In addition to the statutory offences of breaching confidentiality, doctors and other health service providers may be sued at common law (i.e. judge-made law) if they divulge confidential information without a person’s permission. The individual may sue for breach of contract or because the health professional has been negligent in disclosing the information. However, such actions are very rare and complaints about breach of confidentiality would now almost always be dealt with under the privacy legislation described above.

Again, it should be noted that it is lawful for a health professional to disclose information if:

  • some other law requires disclosure; or
  • it can be argued that the person has provided express or implied consent for the disclosure; or
  • it may be in the public interest for the information to be disclosed.

Situations where some other laws may require dis­closure of otherwise confidential information include:

  • revealing to police or a court the presence of alcohol or any other drug in the breath or blood of a driver after a motor accident under Part 5 of the Road Safety Act 1986 (Vic);
  • reporting of information under the Births, Deaths and Marriages Registration Act 1996 (Vic);
  • reporting a reportable death or a reviewable death to the coroner under Part 3 of the Coroners Act 2008 (Vic);
  • reporting cases of suspected child abuse under chapter 4 of the Children, Youth and Families Act 2005 (Vic); and
  • notifying infectious diseases and micro-organisms to the Victorian Government Department of Health under Part 8 Division 3 of the Public Health and Wellbeing Act 2008 (Vic) (‘PHW Act’).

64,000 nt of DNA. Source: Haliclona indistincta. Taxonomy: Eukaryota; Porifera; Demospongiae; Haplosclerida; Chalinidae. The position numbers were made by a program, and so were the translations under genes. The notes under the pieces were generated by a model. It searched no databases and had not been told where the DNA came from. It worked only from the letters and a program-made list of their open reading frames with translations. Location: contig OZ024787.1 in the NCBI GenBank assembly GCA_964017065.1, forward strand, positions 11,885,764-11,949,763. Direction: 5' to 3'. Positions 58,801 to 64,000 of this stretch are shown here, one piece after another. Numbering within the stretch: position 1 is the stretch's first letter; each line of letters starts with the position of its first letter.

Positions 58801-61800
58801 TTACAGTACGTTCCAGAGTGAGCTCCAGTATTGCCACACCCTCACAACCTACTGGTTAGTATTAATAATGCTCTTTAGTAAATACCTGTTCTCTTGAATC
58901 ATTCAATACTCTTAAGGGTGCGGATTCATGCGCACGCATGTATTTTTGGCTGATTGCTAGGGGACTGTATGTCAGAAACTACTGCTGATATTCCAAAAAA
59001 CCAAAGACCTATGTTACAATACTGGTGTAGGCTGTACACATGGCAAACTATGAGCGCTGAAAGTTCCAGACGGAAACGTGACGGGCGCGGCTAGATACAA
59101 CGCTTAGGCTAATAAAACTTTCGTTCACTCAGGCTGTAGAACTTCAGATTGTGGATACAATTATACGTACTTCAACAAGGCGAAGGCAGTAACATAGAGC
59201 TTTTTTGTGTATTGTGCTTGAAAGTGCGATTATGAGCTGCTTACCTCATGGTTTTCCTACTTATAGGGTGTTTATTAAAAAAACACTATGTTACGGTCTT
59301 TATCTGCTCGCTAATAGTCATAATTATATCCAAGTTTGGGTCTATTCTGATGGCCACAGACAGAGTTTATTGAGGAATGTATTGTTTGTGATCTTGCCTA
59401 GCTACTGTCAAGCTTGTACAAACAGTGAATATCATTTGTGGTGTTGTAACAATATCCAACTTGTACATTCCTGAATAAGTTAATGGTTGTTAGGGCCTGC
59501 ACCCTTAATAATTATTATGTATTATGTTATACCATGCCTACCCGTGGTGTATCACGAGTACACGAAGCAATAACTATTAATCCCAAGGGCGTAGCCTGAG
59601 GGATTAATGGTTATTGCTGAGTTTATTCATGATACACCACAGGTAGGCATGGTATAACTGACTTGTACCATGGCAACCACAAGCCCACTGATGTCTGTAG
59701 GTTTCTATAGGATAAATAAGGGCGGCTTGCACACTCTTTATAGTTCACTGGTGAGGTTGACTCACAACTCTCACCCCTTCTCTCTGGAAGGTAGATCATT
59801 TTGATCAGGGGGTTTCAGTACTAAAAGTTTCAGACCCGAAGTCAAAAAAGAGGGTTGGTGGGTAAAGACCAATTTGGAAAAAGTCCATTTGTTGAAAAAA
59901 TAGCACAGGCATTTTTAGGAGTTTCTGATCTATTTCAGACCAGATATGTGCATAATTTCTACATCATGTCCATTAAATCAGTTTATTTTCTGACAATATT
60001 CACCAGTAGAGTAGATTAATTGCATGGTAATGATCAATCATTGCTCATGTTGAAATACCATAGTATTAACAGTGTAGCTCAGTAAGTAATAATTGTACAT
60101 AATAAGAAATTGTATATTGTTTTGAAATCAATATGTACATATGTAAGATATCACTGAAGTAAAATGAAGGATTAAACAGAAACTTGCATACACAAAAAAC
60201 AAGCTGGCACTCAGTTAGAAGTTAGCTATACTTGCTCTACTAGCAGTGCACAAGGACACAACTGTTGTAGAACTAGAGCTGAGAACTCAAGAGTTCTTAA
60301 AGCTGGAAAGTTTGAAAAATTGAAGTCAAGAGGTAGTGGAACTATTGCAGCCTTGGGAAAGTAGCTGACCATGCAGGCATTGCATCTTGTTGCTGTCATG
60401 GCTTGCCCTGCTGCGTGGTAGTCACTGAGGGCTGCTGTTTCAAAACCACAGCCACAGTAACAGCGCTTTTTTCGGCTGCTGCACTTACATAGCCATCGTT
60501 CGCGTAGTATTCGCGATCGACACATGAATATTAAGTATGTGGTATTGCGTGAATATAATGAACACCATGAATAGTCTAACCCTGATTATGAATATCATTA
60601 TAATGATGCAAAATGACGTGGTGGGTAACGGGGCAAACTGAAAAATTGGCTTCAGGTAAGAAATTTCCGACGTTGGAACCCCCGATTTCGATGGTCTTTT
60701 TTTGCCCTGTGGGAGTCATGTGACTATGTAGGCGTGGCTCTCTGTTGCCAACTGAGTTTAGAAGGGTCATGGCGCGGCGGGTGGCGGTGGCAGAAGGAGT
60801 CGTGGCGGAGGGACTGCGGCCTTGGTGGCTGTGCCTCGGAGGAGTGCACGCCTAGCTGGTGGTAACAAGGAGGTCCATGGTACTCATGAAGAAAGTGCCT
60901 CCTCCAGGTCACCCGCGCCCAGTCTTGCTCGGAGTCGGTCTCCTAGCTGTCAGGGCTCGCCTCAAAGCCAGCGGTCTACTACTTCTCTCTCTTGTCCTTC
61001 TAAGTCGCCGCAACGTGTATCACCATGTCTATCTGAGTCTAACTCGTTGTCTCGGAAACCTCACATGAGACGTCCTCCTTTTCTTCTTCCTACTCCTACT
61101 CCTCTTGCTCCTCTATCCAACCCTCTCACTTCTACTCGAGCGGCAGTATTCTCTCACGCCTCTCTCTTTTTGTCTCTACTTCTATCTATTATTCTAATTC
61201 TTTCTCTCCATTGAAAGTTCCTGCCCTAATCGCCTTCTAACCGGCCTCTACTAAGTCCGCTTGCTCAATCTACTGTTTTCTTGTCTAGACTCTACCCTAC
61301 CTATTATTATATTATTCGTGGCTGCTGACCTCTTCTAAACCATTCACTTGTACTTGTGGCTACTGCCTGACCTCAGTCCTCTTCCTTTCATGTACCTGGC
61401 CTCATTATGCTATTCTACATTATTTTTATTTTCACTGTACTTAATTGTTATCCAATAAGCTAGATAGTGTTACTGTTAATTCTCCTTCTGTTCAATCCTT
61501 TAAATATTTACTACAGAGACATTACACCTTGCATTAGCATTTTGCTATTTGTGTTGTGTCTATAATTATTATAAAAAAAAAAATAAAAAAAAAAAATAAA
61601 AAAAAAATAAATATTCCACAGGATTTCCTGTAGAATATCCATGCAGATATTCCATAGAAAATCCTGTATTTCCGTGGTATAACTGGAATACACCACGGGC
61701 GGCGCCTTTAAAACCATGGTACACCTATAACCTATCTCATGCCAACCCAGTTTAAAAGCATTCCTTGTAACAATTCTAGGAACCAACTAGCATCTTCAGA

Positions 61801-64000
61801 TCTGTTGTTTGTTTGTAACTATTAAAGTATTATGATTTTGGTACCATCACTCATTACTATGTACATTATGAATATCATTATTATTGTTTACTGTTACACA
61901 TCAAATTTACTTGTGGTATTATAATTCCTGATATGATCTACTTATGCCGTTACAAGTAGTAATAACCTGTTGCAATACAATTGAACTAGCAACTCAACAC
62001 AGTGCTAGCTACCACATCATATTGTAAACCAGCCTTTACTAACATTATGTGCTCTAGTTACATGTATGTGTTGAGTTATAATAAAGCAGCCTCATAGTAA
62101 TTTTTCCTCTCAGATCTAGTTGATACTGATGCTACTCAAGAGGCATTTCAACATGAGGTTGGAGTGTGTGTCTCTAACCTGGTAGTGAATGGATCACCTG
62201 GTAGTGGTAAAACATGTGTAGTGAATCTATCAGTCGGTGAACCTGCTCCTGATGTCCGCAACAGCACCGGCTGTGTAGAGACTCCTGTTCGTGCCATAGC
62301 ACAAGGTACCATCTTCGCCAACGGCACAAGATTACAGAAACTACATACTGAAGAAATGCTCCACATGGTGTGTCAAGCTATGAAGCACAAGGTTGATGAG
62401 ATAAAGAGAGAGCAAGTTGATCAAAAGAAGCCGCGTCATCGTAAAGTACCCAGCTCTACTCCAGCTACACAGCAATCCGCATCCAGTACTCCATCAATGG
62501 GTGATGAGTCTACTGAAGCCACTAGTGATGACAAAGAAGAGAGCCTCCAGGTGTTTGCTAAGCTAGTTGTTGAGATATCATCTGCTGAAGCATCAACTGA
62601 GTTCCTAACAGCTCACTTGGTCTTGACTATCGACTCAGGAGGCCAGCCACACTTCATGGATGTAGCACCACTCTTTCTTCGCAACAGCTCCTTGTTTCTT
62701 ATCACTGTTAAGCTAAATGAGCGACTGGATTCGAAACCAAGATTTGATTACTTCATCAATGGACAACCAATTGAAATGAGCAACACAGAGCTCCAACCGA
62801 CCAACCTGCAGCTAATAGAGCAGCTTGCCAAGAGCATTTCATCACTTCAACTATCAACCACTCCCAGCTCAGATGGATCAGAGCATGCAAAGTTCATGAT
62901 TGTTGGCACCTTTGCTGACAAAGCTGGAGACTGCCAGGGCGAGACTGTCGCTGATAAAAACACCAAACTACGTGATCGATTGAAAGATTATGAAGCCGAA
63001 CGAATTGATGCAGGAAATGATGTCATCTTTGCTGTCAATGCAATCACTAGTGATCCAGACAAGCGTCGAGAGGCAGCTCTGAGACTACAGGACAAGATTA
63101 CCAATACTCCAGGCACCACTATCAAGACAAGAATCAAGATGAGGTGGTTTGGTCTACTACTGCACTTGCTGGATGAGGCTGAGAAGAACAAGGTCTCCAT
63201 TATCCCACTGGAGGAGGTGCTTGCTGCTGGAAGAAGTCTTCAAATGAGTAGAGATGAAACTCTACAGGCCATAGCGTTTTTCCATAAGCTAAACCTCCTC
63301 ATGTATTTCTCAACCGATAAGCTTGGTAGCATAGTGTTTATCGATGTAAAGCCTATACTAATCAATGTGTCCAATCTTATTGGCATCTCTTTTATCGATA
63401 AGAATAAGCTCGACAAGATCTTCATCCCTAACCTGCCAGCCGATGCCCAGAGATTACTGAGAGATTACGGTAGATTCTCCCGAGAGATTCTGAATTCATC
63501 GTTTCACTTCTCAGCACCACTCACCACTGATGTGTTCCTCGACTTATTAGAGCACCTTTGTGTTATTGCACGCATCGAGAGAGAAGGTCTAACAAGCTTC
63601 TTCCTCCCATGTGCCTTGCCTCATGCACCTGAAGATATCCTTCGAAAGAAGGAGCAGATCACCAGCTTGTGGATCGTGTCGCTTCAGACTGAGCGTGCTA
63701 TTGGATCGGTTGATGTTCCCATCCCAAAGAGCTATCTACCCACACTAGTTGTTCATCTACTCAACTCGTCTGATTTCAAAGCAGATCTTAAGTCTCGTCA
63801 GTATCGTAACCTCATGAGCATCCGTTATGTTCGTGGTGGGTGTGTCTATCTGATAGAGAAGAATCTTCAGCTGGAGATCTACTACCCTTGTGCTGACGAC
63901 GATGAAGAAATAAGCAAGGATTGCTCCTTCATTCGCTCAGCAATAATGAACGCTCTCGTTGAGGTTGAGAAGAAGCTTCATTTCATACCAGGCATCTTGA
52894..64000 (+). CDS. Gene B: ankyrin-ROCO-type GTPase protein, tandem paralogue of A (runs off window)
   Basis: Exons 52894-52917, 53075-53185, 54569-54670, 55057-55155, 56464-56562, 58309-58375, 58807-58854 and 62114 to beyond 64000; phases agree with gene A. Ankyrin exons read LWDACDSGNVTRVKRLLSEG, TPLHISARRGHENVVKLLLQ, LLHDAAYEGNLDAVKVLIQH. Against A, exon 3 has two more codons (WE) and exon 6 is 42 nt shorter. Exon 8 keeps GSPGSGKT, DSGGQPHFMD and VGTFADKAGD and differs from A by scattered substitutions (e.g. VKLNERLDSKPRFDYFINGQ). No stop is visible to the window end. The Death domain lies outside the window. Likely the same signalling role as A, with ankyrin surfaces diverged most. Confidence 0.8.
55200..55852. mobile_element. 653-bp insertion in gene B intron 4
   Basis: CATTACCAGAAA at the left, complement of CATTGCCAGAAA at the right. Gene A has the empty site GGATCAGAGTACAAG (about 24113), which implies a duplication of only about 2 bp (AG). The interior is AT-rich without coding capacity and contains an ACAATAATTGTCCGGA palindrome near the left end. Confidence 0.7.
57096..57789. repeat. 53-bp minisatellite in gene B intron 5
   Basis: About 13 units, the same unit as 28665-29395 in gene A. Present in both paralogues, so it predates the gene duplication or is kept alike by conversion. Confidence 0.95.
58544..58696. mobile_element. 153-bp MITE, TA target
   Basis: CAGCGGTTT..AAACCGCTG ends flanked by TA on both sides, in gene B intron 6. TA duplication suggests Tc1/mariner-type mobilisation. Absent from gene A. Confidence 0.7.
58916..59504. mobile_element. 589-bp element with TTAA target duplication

Situations where consent to a disclosure of information may be implied include a treating doctor giving information to a health provider they are making a referral to, and reports provided for the purpose of insurance where the person has been examined at the request of the insurer.

The law provides little guidance about when it may be in the public interest for a health practitioner to disclose information. This area of law received attention with the emergence of HIV/AIDS. For example, in the case Harvey v PD (2004) 59 NSWLR 639, the court said that a doctor breached his duty of care to a female patient whose husband, who was also his patient, was HIV positive. However, Australian courts have been reluctant to impose a positive duty on doctors to warn third parties in order to prevent serious harm occurring to them.

The Privacy Act permits a departure from the information handling requirements to justify doctors disclosing genetic information in order to avoid serious risks to the patient’s blood relatives (Australian Privacy Principle 6.2(c)). This might justify warning relatives that a patient has a genetic condition if the patient will not warn them.

The section of the Australian Medical Association’s Code of Ethics that deals with confidentiality states:

Maintain your patient’s confidentiality. Exceptions to this must be taken very seriously. They may include where there is a serious risk to the patient or another person, where required by law, where part of approved research, or where there are overwhelming societal issues.

This may justify a doctor breaching confidentiality in the ‘public interest’ in order to protect third parties, but does not impose an obligation to warn them. The Code of Ethics does not have the same legal validity as statute or common law, but it is an indication of accepted medical practice that would provide some defence to a doctor who breached confidentiality in good faith to avoid harm to a third party.

However, the law is unclear in this area; it may equally be found that a doctor is liable for having made an unauthorised disclosure to a third party.